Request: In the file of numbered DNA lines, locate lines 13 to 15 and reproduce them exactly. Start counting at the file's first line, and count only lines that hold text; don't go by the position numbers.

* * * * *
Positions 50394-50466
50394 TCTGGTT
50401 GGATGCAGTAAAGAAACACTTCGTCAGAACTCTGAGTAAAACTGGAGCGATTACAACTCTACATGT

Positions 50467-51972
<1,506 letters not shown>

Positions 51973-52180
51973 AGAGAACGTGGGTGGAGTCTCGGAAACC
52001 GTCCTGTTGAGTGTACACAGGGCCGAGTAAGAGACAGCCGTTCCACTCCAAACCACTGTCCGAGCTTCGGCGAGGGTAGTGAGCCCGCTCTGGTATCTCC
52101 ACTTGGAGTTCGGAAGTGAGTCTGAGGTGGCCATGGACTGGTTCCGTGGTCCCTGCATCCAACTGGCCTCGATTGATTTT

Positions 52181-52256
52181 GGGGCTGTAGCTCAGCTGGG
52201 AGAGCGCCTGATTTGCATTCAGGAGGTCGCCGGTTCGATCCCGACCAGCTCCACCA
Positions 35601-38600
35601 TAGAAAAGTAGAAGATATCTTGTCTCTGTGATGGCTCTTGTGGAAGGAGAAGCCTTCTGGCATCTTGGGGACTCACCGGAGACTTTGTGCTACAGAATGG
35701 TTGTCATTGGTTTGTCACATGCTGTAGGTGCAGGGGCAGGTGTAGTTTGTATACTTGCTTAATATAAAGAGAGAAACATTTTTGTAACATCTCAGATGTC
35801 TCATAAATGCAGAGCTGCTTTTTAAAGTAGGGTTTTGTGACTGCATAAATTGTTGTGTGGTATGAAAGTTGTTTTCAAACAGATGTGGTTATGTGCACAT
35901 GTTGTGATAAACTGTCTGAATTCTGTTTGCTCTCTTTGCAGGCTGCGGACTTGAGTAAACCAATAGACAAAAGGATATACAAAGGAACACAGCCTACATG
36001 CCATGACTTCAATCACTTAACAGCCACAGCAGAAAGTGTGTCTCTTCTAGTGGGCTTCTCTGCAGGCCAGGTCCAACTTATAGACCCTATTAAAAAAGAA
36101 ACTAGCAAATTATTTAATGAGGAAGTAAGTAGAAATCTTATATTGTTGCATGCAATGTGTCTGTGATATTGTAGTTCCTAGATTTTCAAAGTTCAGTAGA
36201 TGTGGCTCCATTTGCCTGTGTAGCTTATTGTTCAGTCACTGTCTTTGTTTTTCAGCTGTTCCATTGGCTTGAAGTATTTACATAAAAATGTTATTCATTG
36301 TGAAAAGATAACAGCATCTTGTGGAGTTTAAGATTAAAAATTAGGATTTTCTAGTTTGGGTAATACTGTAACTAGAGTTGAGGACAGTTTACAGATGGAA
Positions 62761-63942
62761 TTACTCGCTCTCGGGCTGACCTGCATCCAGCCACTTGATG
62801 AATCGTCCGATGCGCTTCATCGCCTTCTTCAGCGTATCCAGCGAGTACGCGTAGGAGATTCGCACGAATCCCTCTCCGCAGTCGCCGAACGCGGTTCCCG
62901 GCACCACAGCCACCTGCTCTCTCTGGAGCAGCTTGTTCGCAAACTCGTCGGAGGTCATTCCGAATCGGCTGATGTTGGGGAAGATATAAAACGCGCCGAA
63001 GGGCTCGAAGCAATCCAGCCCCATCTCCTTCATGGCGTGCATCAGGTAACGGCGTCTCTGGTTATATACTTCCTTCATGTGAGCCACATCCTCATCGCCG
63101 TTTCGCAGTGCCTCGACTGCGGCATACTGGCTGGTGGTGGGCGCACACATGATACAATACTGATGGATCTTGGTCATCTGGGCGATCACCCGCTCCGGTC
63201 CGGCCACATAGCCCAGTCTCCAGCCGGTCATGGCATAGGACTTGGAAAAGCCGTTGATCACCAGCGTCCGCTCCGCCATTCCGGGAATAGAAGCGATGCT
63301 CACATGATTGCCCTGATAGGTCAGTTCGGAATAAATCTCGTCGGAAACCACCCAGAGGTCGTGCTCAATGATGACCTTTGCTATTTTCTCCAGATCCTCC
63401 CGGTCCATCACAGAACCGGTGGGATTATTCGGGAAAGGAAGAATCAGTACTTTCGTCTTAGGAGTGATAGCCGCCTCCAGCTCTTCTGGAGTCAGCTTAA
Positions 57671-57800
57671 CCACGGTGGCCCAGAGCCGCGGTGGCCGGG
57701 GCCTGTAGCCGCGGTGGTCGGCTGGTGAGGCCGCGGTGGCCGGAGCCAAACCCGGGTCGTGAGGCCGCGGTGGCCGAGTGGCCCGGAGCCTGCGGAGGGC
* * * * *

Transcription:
Positions 35601-38600
35601 TAGAAAAGTAGAAGATATCTTGTCTCTGTGATGGCTCTTGTGGAAGGAGAAGCCTTCTGGCATCTTGGGGACTCACCGGAGACTTTGTGCTACAGAATGG
35701 TTGTCATTGGTTTGTCACATGCTGTAGGTGCAGGGGCAGGTGTAGTTTGTATACTTGCTTAATATAAAGAGAGAAACATTTTTGTAACATCTCAGATGTC